To maintain good governance and compliance you really need to look at the steps that were taken to get the data into the different cloud environments in the first place. I say this because being able to comply to either industry vertical regulation, or data privacy regulations that span any organisation that collects or processes information on individuals you really need to understand WHAT that data is and what it contains before it is migrated or ported to a cloud provider.
But many times, data is migrated without applying basic governance principles which would allow the organisation to show accountability and responsibility to requests from regulators. This can set up a potential 'data time bomb' where pockets of non-compliant data sit dormant or are moved between cloud providers without understanding their risk to the business.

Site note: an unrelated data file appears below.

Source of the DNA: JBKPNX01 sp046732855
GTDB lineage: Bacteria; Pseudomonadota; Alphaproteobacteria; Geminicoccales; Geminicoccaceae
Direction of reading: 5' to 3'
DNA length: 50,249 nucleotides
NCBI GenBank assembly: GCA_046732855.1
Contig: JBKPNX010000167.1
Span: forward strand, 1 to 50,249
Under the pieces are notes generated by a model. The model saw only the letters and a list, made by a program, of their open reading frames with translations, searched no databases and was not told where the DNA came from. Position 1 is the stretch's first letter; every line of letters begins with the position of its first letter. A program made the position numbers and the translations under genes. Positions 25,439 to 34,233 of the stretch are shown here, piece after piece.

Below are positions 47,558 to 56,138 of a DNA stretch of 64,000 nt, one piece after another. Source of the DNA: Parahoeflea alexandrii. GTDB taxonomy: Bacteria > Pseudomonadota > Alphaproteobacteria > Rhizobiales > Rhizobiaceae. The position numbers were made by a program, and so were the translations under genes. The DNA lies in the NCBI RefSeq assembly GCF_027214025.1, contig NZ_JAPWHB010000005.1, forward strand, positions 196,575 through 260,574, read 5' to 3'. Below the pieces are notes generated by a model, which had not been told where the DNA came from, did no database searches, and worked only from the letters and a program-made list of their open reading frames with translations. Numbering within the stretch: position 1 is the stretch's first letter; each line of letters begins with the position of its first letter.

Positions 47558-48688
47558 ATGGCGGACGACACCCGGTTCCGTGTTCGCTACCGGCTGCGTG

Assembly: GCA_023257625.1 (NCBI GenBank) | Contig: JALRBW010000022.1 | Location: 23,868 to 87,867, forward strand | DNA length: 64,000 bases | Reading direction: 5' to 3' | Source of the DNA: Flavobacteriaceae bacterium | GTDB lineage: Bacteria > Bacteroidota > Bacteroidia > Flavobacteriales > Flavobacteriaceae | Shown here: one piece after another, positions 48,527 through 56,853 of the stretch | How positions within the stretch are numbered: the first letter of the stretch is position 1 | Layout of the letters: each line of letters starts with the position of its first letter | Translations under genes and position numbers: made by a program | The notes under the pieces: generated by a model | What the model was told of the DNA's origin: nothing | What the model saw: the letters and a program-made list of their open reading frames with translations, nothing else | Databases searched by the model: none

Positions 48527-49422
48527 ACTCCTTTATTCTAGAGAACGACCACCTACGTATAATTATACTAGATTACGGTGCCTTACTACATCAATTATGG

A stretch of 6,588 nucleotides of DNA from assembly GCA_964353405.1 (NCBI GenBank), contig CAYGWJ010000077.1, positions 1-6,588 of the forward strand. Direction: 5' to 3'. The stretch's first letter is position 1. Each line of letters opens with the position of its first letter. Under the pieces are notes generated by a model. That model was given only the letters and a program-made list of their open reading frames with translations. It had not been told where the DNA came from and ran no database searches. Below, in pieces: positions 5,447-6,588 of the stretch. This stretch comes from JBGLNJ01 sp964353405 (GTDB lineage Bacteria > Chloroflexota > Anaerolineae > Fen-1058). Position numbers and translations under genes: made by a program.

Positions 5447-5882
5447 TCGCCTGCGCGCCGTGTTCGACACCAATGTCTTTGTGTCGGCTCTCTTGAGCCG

In the case of the upcoming European Union General Data Protection Regulation (GDPR) it is all about understanding what personal information (or personally identifiable information - PII in the US) an organisation collects and processes on an EU resident, and whether they have agreed consent to do that.
Having visibility and insight into that data becomes critical - no matter where it resides. Understanding if files, documents and other forms of unstructured data contain personal information will help with classification, which in turn allows a more compliant retention and policy approach to be taken.
Tools that can provide this visibility and analysis, at scale and with rapid reporting really can help bridge the gaps when data is fragmented across heterogeneous environments.
Lots of great advice here.
When I am talking to customers, I sometimes pick up comments like, “My cloud provider is taking care of regulatory compliance of my business data. I don’t have to worry about it.” Is this false confidence?
I wonder what the role of the cloud service providers is when it comes down to regulatory compliance and for example GDPR of the data that their customers store in their cloud? They tend to take the role of the “Data Processor.” Does this exclude them from any responsibilities on the matter?
Thanks for the post, David!